League to Launch Municipal Deposit Reform Grassroots Postcard Campaign

Posted by Marissa Anema Wednesday, April 20, 2011 12:09:00 PM

HIGHTSTOWN, N.J. - The NJCUL has been aggressively supporting legislation (S-1807, A-1597) pending in Trenton to change a forty year-old N.J. statute that prevents local government entities such as school boards, and county and local governments from utilizing credit unions as depositories.

The legislation has passed the state Senate and is pending in the Assembly Financial Institutions & Insurance Committee. The Assembly bill has a growing number of important sponsors and cosponsors, including Assembly Speaker Sheila Oliver. However, the committee has yet to conduct its hearing so that the bill can be released for a vote by the entire Assembly.

To encourage committee action on the bill, the NJCUL has been ramping-up its grassroots efforts. Last month it aired municipal deposit reform-themed radio spots during 101.5 FM's monthly Ask the Governor call-in program. The spots directed listeners to our Banking You Can Trust Web site where they could learn more about the issue and contact their lawmakers in Trenton. The broadcast aired just two days after the governor's annual budget message.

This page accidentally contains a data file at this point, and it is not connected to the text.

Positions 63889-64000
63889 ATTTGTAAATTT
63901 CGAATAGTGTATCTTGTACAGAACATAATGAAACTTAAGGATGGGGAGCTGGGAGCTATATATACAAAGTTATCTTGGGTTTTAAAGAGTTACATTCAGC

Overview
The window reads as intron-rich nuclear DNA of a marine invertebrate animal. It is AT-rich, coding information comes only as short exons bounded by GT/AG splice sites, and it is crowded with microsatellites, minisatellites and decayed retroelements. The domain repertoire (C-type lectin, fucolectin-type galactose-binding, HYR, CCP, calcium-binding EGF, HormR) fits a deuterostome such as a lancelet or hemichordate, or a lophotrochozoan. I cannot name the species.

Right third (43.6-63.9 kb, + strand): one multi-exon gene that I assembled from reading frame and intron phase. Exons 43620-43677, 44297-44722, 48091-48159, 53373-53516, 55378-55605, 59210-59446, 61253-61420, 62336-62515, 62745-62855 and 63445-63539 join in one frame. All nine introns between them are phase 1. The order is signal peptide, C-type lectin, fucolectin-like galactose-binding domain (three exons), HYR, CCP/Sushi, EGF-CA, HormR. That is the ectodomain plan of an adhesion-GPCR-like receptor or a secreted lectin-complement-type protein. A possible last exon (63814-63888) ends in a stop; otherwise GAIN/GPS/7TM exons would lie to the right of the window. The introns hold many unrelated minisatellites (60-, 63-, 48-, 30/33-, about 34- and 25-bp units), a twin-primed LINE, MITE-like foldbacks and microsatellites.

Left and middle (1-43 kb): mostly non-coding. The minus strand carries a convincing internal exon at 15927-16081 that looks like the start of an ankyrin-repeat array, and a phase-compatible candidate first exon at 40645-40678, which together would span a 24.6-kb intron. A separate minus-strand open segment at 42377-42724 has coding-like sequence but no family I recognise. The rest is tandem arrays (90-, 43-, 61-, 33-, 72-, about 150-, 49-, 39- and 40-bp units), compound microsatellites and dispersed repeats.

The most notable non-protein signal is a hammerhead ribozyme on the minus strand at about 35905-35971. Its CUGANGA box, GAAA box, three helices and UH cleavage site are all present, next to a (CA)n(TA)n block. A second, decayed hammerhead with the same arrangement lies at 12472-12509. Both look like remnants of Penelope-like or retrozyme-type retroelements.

The League is now launching a grassroots postcard campaign with the goal of sending 5,000 postcards to selected Assembly members based on credit union membership demographics and key legislative districts.

Participating credit unions will be given a supply of postcards depending, in part, on its membership demographics. They are being asked to have employees, volunteers and members complete two postcards each with their name and address. The postcards will then be matched and sent to the individual's respective Assembly lawmakers.

"A strong showing on this campaign is not only critical to municipal deposits reform, it's important to future Trenton efforts as well because it will demonstrate just how engaged the credit union constituency really is," according to NJCUL President/CEO Paul Gentile. "We've told them our numbers. Now they need to hear those numbers," he concluded.

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